Meet Susie. Susie just graduated from college
and got her first job at Corporate Co. The job is great: free food, friendly colleagues,
and even a health insurance plan. However, theres just one problem: Susie has no idea
what health insurance is, or even if their plan is right for her.
What should she do? Well her first step is simple: understand
how health insurance works. Like all insurance, in return for a monthly fee called a premium,
health insurance reduces the costs associated with a risk, in this case, excessive medical
bills due to sickness or injury. However, unlike other forms of insurance,
health insurance premiums are unique: theyre only based on a few factors, like age, location,
and smoking habits, and not on your health status. That means if you have a pre-existing
health condition, like diabetes or asthma, your insurer cannot raise your rates or deny
That is undeniably great for consumer, though
health insurance also has a lot of problems, mainly the confusing jumble of terms: HMO,
deductibles, the list goes on and on. However, Susie shouldnt worry. Explained
properly, health insurance isnt actually all that complicated. Lets walk through
Lets say Susie has a $200 monthly policy
with a $1,000 deductible, 20% coinsurance, and a $5,000 out-of-pocket maximum. Lets
also say she recently broke her leg playing soccer and has just been stuck with a $100,000
medical bill. Yikes! How much of that enormous bill does she have to pay? Lets start with the deductible first. A
deductible is simply the amount of money Susie must pay each year before her insurer starts
paying their share.
Susies plan has a $1,000 deductible. That means, for a $100,000 medical
bill, Susie must pay the first $1,000 herself. Then, the remaining $99,000 is split between
Susie and her insurer, based on her plans coinsurance. Coinsurance is the percentage
of costs Susie must meet after her deductible has been met.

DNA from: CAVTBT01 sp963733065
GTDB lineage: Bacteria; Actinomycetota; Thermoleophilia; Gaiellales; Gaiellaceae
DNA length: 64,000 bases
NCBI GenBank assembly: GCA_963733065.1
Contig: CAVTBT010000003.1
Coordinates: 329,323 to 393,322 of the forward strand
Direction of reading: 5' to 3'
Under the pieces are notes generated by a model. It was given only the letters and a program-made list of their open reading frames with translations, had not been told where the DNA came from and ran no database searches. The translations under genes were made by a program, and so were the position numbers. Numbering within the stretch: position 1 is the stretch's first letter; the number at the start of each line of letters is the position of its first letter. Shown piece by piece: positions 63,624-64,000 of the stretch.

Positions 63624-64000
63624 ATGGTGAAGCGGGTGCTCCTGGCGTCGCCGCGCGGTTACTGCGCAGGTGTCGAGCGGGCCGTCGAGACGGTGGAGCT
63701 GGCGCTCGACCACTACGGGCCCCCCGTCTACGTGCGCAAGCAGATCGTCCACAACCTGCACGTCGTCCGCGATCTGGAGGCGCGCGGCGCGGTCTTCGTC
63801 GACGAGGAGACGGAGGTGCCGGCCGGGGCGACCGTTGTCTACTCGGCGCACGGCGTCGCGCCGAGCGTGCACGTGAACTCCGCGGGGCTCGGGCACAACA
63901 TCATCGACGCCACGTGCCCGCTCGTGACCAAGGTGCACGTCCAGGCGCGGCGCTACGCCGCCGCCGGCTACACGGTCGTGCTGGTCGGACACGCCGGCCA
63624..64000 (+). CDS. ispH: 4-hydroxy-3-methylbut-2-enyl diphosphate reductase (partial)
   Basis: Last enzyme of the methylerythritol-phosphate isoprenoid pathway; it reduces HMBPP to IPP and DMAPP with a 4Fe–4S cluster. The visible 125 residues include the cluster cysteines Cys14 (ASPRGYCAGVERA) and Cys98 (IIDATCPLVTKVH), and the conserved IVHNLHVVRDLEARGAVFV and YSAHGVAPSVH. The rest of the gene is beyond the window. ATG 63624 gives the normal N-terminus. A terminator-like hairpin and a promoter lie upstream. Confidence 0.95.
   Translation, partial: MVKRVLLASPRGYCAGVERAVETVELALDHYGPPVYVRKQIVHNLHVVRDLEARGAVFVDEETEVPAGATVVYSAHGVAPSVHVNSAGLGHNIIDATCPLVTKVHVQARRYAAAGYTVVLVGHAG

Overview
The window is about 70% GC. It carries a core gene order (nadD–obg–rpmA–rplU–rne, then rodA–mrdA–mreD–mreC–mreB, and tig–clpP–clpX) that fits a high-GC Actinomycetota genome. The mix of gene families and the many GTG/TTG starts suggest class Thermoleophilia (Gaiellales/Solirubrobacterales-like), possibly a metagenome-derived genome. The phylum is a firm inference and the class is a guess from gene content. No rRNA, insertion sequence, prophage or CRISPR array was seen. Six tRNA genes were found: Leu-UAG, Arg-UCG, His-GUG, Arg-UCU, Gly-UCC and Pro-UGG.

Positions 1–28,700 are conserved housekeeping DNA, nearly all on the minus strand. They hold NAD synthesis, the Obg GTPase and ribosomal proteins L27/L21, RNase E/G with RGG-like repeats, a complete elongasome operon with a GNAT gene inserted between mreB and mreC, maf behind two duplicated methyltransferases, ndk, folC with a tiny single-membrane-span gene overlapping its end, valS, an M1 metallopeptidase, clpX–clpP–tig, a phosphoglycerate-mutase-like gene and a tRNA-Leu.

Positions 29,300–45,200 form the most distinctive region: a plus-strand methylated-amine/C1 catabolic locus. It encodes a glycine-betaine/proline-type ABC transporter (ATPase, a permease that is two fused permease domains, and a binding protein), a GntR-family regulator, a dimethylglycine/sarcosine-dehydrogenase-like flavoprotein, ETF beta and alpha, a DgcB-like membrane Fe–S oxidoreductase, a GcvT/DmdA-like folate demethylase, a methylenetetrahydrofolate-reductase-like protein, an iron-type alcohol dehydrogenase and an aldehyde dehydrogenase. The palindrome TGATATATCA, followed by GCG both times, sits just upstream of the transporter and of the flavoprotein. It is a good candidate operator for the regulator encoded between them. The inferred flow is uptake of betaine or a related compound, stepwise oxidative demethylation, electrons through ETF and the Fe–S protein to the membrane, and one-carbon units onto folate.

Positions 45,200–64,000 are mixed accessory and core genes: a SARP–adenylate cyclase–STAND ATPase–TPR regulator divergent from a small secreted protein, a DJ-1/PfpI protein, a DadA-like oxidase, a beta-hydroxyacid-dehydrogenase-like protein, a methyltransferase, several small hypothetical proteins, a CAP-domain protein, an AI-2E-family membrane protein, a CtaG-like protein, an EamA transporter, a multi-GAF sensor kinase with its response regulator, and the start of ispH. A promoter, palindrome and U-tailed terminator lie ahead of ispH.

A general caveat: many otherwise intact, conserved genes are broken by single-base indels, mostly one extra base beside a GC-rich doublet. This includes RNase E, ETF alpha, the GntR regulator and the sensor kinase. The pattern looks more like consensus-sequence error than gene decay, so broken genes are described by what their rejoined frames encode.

Susies plan has 20% coinsurance.
That means for every $4,000 the insurer pays, Susie must pay $1,000. This cost-sharing continues until Susie reaches
her out-of-pocket maximum. This is quite literally the maximum amount of medical expenses Susie
has to pay each year before her insurer pays the rest. In this example, Susies plan
has a $5,000 out-of-pocket maximum, and shes already spent $1,000 on her deductible and
$4,000 on coinsurance.
That means shes reached her out of pocket maximum, and her
insurer will have to cover the rest. All in all, Susie only paid $5,000 for a $100,000
medical bill. If Susie didnt have health insurance, that payment would have been all
on her! Susie is thrilled by this, but also wonders
if a similar type of calculation applies to routine services, like doctor's visits or
medications. Well, no, as it generally turns out.
routine expenses are instead covered by something called a copay. A copay is a simply flat fee
associated with a specific, routine event, like $25 for a doctors visit or a certain
prescription drug. As for you pay for these services, it couldnt
be easier. Susie will either pay directly at the doctors office or just get a bill
from them later on.
Hopefully, you and Susie now have a better
understanding of how health insurance works. Be sure to watch our next video, which covers
everything from HMOs to Gold Plans, and be sure to check out our website, where you can
find more educational material and great health insurance plans..